The alarm clock wakes me up around 7:30 a.m. The sun is already trying to sneak into my room. I do not think that El Paso has a much time living in the darkness. The scintillating sun does not leave until 9 p.m. and comes back sooner than it is expected.
After a shower, I put on some sunscreen, have a little snack, and grab my belongings, ready to go to work. I can walk daily from where I am staying to Cinco Puntos Press (CPP). Obviously, a routine has formed, however, it is a routine I very much enjoy. My supervisors, they described themselves as “hippies”—although, according to them, they were not the sort of hippies who would do drugs or used to go insane when they were young, back in the 60s. They usually order me that the first thing that I must do when I get to work is to grab a cup of coffee, so that I am wide awake, and I am happy to follow their orders.
They have all appreciated my work and I have come to appreciate their hospitality and selfless guidance. As the days go by swiftly. I have done a little bit of everything. I have had the opportunity to proofread a Spanish translation of a successful sequel to a series of books that CPP has published for quite some time already, known as Maximilian. The third installment is titled, Maximilian and the Lucha Libre Club: A Bilingual Lucha Libre by Xavier Garza. It is a gleeful story about a young boy who happens to have an interesting, comic, yet dangerous family. They are all involved in the business of lucha libre (a term used in Mexico for a form of professional wrestling). The boy begins to train to become the next big thing, just like his uncle the Ángel Guardian (Guardian Angel). Although Max has still a long way to go, after all he is just a boy. However, he has two professional, expert trainers along him: his uncles. They are on the verge of retiring and Max’s family has commenced to seek and train the next big successor. It seems that lucha libre is intrinsically pumping through Max’s blood because he seems to be their man.
Furthermore, the truth is that I have enjoyed every book that I have read from CPP. I have given the privilege to attend the pitch meetings, in which the three editors (Mrs. Lee, Mr. John, and Mr. Bobby Byrd) choose the books they will like to publish the upcoming spring of 2017. They select a few options from the hundreds of submissions that CPP receives for consideration.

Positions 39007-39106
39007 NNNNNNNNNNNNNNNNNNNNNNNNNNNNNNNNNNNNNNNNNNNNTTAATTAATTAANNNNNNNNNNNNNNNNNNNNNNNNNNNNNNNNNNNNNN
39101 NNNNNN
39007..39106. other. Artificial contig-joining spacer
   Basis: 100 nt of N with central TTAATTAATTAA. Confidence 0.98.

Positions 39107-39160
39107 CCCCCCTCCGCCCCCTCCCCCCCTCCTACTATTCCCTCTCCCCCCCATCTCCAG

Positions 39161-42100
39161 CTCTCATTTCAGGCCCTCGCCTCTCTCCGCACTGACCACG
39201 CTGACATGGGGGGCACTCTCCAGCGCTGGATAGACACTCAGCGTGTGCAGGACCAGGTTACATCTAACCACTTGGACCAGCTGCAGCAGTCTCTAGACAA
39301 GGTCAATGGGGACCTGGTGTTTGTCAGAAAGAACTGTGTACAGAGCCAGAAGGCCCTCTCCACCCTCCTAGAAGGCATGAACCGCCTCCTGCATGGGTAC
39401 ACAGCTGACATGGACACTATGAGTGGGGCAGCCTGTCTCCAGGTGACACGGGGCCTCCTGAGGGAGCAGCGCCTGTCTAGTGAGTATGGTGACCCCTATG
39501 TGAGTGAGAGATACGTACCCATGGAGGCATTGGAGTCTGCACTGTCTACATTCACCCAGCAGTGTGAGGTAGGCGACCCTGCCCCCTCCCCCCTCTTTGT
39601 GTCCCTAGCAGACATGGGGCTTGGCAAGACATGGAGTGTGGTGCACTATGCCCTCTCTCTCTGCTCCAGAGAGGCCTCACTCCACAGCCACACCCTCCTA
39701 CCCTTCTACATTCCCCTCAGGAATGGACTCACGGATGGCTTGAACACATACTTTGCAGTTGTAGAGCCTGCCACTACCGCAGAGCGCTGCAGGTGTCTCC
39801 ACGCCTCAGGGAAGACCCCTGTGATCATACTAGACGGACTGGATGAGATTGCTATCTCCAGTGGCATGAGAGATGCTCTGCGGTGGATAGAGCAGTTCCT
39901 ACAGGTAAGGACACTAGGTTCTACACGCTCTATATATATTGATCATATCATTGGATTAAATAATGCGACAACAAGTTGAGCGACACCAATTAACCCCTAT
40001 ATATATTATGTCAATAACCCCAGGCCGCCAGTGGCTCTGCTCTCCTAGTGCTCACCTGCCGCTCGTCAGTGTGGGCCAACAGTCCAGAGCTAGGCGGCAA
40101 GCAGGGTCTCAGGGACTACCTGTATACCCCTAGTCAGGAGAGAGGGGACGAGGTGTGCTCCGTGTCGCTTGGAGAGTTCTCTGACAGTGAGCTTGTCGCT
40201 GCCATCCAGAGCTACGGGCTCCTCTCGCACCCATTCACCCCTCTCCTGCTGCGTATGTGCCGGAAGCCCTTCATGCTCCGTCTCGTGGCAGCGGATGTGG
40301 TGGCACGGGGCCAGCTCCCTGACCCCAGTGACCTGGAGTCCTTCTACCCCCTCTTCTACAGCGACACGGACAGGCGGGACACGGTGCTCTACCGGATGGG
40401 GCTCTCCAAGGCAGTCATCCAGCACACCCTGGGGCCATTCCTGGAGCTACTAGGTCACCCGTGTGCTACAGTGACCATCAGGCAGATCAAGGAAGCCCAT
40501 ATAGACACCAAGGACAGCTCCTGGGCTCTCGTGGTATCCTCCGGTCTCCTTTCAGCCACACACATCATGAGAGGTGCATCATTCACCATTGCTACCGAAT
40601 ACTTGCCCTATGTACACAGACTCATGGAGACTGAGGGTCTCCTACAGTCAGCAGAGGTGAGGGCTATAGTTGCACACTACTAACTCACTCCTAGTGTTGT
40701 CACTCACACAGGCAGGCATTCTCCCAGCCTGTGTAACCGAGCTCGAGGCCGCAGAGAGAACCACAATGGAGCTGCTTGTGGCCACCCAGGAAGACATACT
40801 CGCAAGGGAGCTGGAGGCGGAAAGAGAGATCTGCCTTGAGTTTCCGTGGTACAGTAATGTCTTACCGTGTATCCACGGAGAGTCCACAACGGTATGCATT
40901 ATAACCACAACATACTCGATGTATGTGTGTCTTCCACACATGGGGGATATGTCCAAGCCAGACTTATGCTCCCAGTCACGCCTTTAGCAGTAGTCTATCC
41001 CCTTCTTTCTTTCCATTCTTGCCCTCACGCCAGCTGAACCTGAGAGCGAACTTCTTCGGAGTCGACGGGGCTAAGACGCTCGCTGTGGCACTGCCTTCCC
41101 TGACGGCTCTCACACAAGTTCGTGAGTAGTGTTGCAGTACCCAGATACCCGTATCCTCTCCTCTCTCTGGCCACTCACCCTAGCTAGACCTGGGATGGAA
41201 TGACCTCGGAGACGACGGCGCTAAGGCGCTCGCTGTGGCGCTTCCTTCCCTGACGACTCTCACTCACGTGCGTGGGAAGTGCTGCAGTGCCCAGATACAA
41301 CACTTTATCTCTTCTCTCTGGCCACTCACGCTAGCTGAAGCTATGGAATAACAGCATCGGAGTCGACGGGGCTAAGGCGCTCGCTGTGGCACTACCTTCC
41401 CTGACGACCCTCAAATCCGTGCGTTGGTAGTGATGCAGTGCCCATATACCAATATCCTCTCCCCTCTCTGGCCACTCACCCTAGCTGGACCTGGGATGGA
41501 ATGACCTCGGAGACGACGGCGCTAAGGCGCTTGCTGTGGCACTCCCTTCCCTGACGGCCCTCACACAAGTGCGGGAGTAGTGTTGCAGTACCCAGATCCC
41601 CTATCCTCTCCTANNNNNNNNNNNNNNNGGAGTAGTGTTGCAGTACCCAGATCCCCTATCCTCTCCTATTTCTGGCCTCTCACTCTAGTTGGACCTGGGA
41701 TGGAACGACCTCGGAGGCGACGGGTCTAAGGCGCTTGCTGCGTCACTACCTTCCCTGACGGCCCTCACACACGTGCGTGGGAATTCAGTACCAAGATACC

In fact, I had the chance of reading two stories that would, eventually, if chosen, become picture books. One I liked ; the other one I did not. I had to write a report, about 350 to 400 words on what I thought it works and what does not for each of the submissions that I read. Both stories were, of course, centered around diverse characters. An excerpt of my report from the submission I liked, “Lois Dreamed” by Kara Stewart:
[…] I think the metaphor of Lois’s yearning to become an acrobat has an element of universality. Any child that reads this story may replace Lois’s personal longings of becoming an acrobat with his/er own goals (i.e. becoming a doctor, astronaut, president, etc.). They will for sure understand that the color of their skin or gender or any other intersectionality, will not dictate what they ought to become. […] [D]espite the story being about an Indian, it undoubtedly has universal elements that would make of this book: a book for everyone.
Not only does CPP need my opinion on the book they publish, but I have also been collaborating on getting their books out there. One of such books, it is a book, titled, Photographs of My Father by Paul Spike. It is a great book, which I happen to have read as well—one of the perks of this job is that I get to read as many books as I want for free. The story about Rev. Robert Spike, who later became a civil rights activist and was mysteriously killed after finding out that the funding that was supposed to go to a federal Mississippi education program was in lieu going somewhere else–to fund the Vietnam War.
This book was published in 1973 and when it came out, it was reviewed by a lot of newspapers and publications, including The New York Times. Nevertheless, the book stopped printing, and what CPP decided was to re-print it again. The bad news is that not everyone is interested in reviewing a book that has already come out and reviewed. Therefore, my job has been reaching out to different outlets that could potentially be interested in selling, endorsing, or reviewing the book, and I have been successful at it. This task has allowed me to develop my marketing skills, which I did not really think I had.
I have also come to realize that close-reading skills are indeed transferable. In the current week, I have been compiling a spreadsheet list of all the contracts of rights that CCP has signed with different publishing and film companies over the world. Some contracts are one-time deal, while others are renewable, others have expired, and others are about to. I need to follow up on each and every single one of them. I need to make sure that CPP has received the payments from the companies on which the agreement has been settled. Also, I need to add the contracts’ expiration dates on Google calendar. In addition, I ought to reach out to the companies whose contract with CPP has expired, inquiring whether they would like to renew their contract or not.
Mr. John Byrd has also been introducing me to how to convert books into e-books, using InDesign. InDesign skills were skills that I used to possess, but throughout time, I have forgotten half of it. But, thankfully it is coming back, thanks to Mr. Byrd’s guidance. This is still a work in progress, notwithstanding, I look forward to telling you more about it as I keep trying.
My time at Cinco Puntos has allowed me to think about my future. I can definitely see myself doing this.
Santiago Montoya, ’19